Rob Meany & Terramara is a jazz/pop group based in Minneapolis. THE GARAGE got in touch with Rob Meany, Terramara’s founder, to find out more about the band’s past and what being a successful solo artist brings to the experience.
THE GARAGE: How did Terramara start?
Rob Meany: After playing in cover bands and as a sideman in another band for several years, I decided I needed a vehicle for my own songs. At the time, I didn’t know many musicians in town, so I placed an ad in the classified section of City Pages and starting recruiting players. I found some good ones that way, and although the line-up has changed significantly over the years, I put together a solid group to get started with. With just a handful of original songs, we began practicing in my basement.
THE GARAGE: What does the band’s name, Terramara, mean? Do you want it to mean anything in particular to your listeners?
Rob: Terramara is an Italian word that we found in the dictionary as we were searching for a decent band name. It isn’t really meant to convey any particular meaning to our audience. It just had a nice sound to it at the time. Technically, it refers to a class of middle Bronze Age settlements in northern Italy because they appear in the modern landscape as spreads of rich black organic soil. This soil or “terramara” is often quarried by local farmers for use as fertilizer. Our logo is inspired by this definition as it is a depiction of a fertile, green earth. I guess you could say we see our band as a fertile soil of musical ideas.
THE GARAGE: What has it been like playing with Terramara over the years? Do you enjoy certain aspects of it over performing solo?
Rob: I think overall I have really enjoyed most of my time playing with Terramara. There were tough times when we didn’t get along or had conflicts, but that is pretty common for any band. Over the years there have been changes in the line-up and with each change, I have found another player who is even more well-suited to my vision for the band. It just keeps getting better. There is something very magical about playing with a creative group of players where the sum is greater than the parts. The other players in the band add so much to my songs and to the overall energy of the music. They are coming up with parts that I never would have imagined and that in many cases, make the song so much better. After playing together for awhile, you start to get in sync with them musically and the music gets tighter and more cohesive. That is where the magic happens.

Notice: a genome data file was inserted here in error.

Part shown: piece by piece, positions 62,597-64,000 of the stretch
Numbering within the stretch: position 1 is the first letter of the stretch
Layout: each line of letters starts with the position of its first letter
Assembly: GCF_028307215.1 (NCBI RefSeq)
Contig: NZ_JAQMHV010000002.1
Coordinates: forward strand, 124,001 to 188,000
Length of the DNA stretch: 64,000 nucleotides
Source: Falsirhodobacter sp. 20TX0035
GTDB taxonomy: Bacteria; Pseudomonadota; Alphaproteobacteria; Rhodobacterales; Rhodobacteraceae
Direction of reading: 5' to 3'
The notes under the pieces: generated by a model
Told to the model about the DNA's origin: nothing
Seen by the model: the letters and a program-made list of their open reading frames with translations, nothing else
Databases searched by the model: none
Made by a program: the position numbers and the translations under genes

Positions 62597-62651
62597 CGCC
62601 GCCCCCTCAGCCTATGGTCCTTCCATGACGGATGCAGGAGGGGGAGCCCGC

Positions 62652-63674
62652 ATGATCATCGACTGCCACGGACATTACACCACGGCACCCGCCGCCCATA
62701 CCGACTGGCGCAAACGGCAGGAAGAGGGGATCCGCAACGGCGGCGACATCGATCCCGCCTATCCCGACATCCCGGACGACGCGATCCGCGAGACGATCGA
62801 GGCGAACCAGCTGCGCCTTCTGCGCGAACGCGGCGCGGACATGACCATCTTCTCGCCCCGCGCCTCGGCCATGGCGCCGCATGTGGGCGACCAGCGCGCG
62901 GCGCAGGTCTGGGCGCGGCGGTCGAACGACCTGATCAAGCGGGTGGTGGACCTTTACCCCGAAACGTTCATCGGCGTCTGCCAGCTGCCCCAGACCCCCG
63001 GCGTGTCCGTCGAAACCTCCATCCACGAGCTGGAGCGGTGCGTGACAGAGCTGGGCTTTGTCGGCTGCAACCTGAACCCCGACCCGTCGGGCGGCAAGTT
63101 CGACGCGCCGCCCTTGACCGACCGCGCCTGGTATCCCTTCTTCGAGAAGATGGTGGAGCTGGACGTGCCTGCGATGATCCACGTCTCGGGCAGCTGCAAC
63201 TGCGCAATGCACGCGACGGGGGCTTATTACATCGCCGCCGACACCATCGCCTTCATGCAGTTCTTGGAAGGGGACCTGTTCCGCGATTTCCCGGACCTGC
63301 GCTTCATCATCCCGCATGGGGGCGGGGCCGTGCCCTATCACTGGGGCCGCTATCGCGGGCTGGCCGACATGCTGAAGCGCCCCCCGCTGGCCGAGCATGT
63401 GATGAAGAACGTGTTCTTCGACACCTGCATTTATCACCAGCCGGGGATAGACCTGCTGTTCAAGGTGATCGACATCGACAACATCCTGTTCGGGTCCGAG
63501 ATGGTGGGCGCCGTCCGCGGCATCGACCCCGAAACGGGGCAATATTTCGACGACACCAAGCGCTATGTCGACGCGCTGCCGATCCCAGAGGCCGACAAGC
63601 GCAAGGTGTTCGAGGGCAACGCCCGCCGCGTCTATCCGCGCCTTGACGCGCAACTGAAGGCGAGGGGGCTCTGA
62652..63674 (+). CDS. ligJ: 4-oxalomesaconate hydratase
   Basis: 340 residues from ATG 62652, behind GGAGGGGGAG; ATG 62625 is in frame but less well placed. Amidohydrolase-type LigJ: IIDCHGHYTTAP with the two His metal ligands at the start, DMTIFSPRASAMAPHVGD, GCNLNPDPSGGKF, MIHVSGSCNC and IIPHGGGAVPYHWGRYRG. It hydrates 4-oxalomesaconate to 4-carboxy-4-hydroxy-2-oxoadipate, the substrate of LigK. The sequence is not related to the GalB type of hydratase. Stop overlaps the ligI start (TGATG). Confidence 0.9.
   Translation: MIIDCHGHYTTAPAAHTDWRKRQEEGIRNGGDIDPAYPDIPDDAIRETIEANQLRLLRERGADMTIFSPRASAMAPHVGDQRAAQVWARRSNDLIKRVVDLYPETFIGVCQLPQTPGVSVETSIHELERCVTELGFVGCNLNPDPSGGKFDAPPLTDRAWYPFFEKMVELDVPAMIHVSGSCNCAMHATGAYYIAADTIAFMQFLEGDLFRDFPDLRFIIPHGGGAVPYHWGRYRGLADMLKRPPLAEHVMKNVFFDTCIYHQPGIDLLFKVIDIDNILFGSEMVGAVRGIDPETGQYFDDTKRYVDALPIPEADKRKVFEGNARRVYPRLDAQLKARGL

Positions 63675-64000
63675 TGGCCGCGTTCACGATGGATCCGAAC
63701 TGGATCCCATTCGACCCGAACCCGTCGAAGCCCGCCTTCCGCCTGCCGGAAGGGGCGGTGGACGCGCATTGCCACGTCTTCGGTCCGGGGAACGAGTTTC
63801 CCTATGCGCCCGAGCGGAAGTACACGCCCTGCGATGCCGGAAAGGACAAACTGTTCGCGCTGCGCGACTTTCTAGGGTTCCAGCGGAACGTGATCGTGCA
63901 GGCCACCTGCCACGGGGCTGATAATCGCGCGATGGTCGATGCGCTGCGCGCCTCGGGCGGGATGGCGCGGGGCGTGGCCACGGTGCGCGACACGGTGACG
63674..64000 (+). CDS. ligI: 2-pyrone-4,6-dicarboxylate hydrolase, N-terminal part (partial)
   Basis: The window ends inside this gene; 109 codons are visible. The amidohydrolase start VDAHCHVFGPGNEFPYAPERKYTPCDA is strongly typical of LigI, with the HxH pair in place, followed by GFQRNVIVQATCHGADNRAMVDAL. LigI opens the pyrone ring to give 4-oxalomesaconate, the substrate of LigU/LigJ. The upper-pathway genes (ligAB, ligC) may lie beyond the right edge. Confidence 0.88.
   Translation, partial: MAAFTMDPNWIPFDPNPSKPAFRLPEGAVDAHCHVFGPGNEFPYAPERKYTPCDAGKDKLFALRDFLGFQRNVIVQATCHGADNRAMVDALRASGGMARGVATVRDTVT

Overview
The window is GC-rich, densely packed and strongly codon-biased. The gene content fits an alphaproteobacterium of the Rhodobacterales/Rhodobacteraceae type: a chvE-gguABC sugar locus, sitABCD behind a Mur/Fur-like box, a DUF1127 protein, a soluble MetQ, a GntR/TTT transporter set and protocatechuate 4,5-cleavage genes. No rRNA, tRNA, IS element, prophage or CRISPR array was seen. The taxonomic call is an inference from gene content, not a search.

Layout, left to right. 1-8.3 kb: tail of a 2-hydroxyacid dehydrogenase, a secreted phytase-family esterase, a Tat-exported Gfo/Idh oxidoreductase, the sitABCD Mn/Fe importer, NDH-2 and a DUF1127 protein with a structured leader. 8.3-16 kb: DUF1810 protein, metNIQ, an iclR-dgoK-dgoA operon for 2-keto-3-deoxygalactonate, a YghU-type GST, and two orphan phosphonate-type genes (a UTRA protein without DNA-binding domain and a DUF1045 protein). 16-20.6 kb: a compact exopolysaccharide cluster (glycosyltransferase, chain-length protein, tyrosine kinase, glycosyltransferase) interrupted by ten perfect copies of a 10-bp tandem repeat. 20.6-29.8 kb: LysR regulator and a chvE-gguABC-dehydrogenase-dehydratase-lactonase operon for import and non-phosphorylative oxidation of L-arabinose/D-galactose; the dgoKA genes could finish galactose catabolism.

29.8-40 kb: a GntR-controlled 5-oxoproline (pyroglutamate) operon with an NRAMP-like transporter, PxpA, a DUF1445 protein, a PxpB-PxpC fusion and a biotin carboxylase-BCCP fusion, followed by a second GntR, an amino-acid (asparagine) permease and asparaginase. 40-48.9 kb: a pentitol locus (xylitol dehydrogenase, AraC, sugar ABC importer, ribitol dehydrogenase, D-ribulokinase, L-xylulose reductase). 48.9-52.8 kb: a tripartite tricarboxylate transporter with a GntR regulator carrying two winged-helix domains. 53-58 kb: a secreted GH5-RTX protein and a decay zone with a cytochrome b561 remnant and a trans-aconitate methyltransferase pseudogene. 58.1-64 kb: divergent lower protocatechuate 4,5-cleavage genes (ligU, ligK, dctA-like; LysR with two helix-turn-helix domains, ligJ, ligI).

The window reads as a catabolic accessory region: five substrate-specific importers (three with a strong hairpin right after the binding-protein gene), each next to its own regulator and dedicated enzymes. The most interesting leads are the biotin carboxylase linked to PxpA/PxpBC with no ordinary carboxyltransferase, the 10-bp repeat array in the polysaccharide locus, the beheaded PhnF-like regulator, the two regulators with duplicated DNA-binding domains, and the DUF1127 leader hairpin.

Playing solo has its benefits as well. Organizing a group, practicing, setting up shows, recording together takes a huge amount of time and energy. At times it is simpler, less stressful, and more rewarding to just play solo. You don’t have that group of guys to back up up, but you have more freedom to play whatever and whenever you want. And you can find your true voice when you are by yourself.
I like both situations and will continue to do both.
THE GARAGE: How do you go about writing your songs? Many of them seem to be piano-based with guitar and drums to add substance.